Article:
|Publication number||US7828307 B2|
|Application number||US 11/569,530|
|Publication date||Nov 9, 2010|
|Filing date||May 18, 2005|
|Priority date||May 24, 2004|
|Also published as||CN1960887A, CN100537284C, DE102004025806A1, DE102004025806B4, EP1750958A1, US20080067769, WO2005113273A1|
|Publication number||11569530, 569530, PCT/2005/910, PCT/DE/2005/000910, PCT/DE/2005/00910, PCT/DE/5/000910, PCT/DE/5/00910, PCT/DE2005/000910, PCT/DE2005/00910, PCT/DE2005000910, PCT/DE200500910, PCT/DE5/000910, PCT/DE5/00910, PCT/DE5000910, PCT/DE500910, US 7828307 B2, US 7828307B2, US-B2-7828307, US7828307 B2, US7828307B2|
|Inventors||Metin Ersoy, Jens Vortmeyer|
|Original Assignee||Zf Friedrichshafen Ag|
|Export Citation||BiBTeX, EndNote, RefMan|
|Patent Citations (18), Referenced by (1), Classifications (12), Legal Events (4)|
|External Links: USPTO, USPTO Assignment, Espacenet|
This application is a United States National Phase application of International Application PCT/DE2005/000910 and claims the benefit of priority under 35 U.S.C. § 119 of German Patent Application DE 10 2004 025 806.6 filed May 24, 2004, the entire contents of which are incorporated herein by reference.
The present invention pertains to a stabilizer arrangement for a motor vehicle, whereby an adjustable piston-cylinder unit, which is connected in an articulated manner to a spring-mounted wheel carrier part, is arranged at each of the ends of the stabilizer.
In modern motor vehicles, soft chassis springs are used for a high driving comfort. In combination with correspondingly designed shock absorbers, such an improved ground contact is guaranteed in case of road unevennesses. The unfavorable increase in the rolling angle in curves which occurs in this case is compensated by the use of stabilizers, whereby the stabilizers are attached to the vehicle chassis and are connected in an articulated manner at the ends to a spring-mounted wheel carrier part, e.g., a suspension arm or a rigid axle via a rocker pendulum each. However, the possible axle twisting is reduced by the use of stabilizers, since they restrict an inward deflection in the opposite direction of the wheels of an axle. Therefore, it is especially desirable for off-road vehicles, so-called SUVs, to make it possible to influence the stabilizer function during off-road driving. This can be guaranteed by the use of switchable components, such that the wheels of an axle can deflect from one another independently. In this way, all wheels of the vehicle hold contact with the ground and can transmit propulsive forces.
There is a possibility of using switchable components in the use of hydraulically length-variable adjusting elements, such as, e.g., piston-cylinder units, instead of fixed rocker pendulums, as this is disclosed, e.g., in U.S. Pat. No. 5,217,245. The length-variable piston-cylinder units arranged between the stabilizer and the motor vehicle chassis show a piston with through piston rod held movably in the cylinder, whereby the piston splits the cylinder into a first and a second cylinder chamber. The first and second cylinder chambers are connected to one another via an external bypass line, which can be blocked and unblocked by means of a valve, arranged outside of the cylinder, whereby two other, internal bypass lines are arranged in this line, each of which connects one end area of the cylinder to a middle area of the cylinder. In the middle area, the connections of the two other internal bypass lines are spaced apart from one another, and a nonreturn valve each is arranged in these internal bypass lines in such a way that only a flow of hydraulic fluid from the middle area of the cylinder into the end area of the cylinder is made possible. In case of an open connection of the external bypass line, the piston can move freely in the cylinder, such that the stabilizer action is neutralized. If the piston is located outside of the middle position and if the external bypass line is closed, the piston can only move in the direction of the middle position, since hydraulic fluid cannot reach the middle area or the other end area from the end areas via the nonreturn valves. As soon as the piston reaches its middle position, it is fixed in same, since an exchange of fluid between the cylinder chambers is no longer possible.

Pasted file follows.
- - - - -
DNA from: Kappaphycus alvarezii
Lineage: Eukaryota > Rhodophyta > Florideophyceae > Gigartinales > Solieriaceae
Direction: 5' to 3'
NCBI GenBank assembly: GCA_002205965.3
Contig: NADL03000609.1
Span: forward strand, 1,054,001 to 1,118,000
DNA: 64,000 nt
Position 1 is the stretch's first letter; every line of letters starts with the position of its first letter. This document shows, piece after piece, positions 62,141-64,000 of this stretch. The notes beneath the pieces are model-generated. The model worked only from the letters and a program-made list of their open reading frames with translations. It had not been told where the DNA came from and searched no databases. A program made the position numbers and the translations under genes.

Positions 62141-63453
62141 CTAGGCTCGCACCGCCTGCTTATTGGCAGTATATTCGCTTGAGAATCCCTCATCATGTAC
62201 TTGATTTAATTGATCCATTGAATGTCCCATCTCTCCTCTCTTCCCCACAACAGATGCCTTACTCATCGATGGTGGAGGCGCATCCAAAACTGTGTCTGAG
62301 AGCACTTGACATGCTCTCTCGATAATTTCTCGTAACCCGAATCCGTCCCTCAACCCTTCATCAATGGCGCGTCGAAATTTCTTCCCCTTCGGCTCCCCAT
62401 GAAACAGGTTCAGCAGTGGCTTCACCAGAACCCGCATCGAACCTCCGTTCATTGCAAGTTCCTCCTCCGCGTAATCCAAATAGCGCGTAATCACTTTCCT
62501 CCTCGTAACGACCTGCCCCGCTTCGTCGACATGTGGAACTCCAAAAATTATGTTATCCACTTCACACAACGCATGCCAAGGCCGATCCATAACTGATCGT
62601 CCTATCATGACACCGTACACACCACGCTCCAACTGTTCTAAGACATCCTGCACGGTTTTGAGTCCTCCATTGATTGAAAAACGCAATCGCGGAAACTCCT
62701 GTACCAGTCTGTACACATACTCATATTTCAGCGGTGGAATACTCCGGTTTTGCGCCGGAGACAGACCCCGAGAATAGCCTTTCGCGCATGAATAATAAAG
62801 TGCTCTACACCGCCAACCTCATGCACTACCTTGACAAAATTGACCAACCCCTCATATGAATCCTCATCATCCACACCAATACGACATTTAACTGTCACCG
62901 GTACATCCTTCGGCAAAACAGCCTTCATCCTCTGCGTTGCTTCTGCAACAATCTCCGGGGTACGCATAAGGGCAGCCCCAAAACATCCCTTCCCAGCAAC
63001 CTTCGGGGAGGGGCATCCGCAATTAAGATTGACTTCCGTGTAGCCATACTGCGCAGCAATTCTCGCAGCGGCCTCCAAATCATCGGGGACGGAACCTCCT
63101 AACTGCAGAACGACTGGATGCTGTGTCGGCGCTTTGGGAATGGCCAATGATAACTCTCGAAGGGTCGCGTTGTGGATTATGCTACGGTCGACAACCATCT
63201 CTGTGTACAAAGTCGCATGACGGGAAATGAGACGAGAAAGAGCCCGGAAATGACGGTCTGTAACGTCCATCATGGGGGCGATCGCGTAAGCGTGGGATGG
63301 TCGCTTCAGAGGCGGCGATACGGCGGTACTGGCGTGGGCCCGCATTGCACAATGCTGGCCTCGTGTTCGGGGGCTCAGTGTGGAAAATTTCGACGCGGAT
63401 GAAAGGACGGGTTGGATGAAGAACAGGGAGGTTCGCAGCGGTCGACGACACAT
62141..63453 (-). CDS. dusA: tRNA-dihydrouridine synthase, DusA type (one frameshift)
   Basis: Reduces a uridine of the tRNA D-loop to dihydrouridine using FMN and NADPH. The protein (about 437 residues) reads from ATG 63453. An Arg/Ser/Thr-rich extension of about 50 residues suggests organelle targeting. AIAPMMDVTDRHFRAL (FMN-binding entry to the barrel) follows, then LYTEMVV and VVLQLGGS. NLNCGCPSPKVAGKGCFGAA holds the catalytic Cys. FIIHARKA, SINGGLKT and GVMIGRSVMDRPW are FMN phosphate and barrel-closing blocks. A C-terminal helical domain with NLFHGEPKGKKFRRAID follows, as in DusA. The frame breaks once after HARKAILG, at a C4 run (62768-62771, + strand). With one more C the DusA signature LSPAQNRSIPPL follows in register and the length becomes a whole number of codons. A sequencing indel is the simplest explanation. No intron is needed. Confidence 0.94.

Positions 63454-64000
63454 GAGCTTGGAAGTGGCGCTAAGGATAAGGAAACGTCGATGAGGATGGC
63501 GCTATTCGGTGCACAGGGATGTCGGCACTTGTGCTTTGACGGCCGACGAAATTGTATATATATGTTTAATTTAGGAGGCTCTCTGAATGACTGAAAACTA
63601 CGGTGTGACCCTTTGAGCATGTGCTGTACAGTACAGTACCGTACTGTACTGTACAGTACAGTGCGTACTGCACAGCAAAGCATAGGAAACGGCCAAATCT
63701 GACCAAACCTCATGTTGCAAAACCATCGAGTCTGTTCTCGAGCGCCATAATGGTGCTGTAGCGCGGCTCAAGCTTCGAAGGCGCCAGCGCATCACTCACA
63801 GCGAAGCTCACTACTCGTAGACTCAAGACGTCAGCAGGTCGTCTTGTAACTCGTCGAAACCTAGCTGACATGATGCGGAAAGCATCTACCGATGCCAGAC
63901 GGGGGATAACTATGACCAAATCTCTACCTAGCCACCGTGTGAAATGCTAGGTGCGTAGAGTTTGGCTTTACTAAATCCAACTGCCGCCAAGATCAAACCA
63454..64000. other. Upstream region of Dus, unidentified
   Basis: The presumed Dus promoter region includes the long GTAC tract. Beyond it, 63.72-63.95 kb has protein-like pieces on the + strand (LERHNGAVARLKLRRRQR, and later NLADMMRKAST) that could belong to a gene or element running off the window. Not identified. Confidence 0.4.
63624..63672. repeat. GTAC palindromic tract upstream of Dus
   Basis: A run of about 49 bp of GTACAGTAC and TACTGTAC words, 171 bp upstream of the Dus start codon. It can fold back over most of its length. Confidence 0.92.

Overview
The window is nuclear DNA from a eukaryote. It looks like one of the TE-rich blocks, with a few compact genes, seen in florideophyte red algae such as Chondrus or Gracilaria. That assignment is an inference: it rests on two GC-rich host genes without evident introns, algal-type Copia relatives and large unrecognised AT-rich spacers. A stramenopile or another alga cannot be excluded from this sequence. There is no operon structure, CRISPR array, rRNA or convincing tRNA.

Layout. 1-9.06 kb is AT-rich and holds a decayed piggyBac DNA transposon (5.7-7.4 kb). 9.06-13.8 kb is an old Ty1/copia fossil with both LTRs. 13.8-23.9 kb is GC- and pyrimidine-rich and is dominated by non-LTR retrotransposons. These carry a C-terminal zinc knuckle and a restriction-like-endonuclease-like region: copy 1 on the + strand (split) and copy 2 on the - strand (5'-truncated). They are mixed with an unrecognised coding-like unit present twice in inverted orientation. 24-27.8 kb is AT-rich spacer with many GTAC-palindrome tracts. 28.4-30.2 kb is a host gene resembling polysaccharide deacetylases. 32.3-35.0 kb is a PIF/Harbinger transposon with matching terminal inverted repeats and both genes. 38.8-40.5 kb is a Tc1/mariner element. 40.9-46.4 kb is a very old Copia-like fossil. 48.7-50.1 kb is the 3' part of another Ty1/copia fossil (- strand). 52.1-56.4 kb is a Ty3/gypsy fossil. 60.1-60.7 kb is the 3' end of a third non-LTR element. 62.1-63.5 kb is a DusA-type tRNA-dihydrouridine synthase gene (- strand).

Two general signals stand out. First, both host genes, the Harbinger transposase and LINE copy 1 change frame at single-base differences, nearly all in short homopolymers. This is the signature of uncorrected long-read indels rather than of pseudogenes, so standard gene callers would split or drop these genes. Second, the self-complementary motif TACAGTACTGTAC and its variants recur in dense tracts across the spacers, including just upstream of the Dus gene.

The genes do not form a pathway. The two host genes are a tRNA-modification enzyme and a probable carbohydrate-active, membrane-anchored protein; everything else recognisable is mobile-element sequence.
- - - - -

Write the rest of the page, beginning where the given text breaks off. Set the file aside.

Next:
The drawback of this embodiment is especially that the middle position, in which the piston is fixed and thus a stabilizer action is created, cannot be defined precisely. Considerable tolerances are given here because of the connecting dimensions and the connecting holes.
Another embodiment of a switchable rocker pendulum for a stabilizer arrangement of a motor vehicle is disclosed in U.S. Pat. No. 4,973,077, whereby here as well a bypass line, which can be blocked and unblocked by means of a valve outside of the cylinder, connects two cylinder chambers, which are separated by a piston, to one another in their end areas. Two compression springs, which rest against the respective cylinder bottom, are arranged on both sides of the piston within the cylinder. In this case, a connecting hole, in which two nonreturn valves with opposite action are arranged, is arranged in the piston. If the piston is located outside of its middle position, these nonreturn valves make possible an exchange of fluid between the two cylinder chambers with the bypass line blocked, such that the piston can move into its middle position by means of the spring force of the compression springs. In the middle position, the piston is held there since the nonreturn valves in the piston are closed and thus an exchange of fluid may no longer take place. The stabilizer action is present in this position.
The drawback of this arrangement is again that the middle position of the piston for the stabilizer position cannot be accurately defined. In addition to tolerances present in the system—in particular, the springs may have different values - there is the wear of the springs, which leads to additional deviations from the middle position. Moreover, this arrangement has a very expensive design consisting of many individual parts.
The object of the present invention is therefore to create a stabilizer arrangement for a motor vehicle with a switchable piston-cylinder unit, which has a structure having a simple design with a position for fixing the piston that can be determined accurately.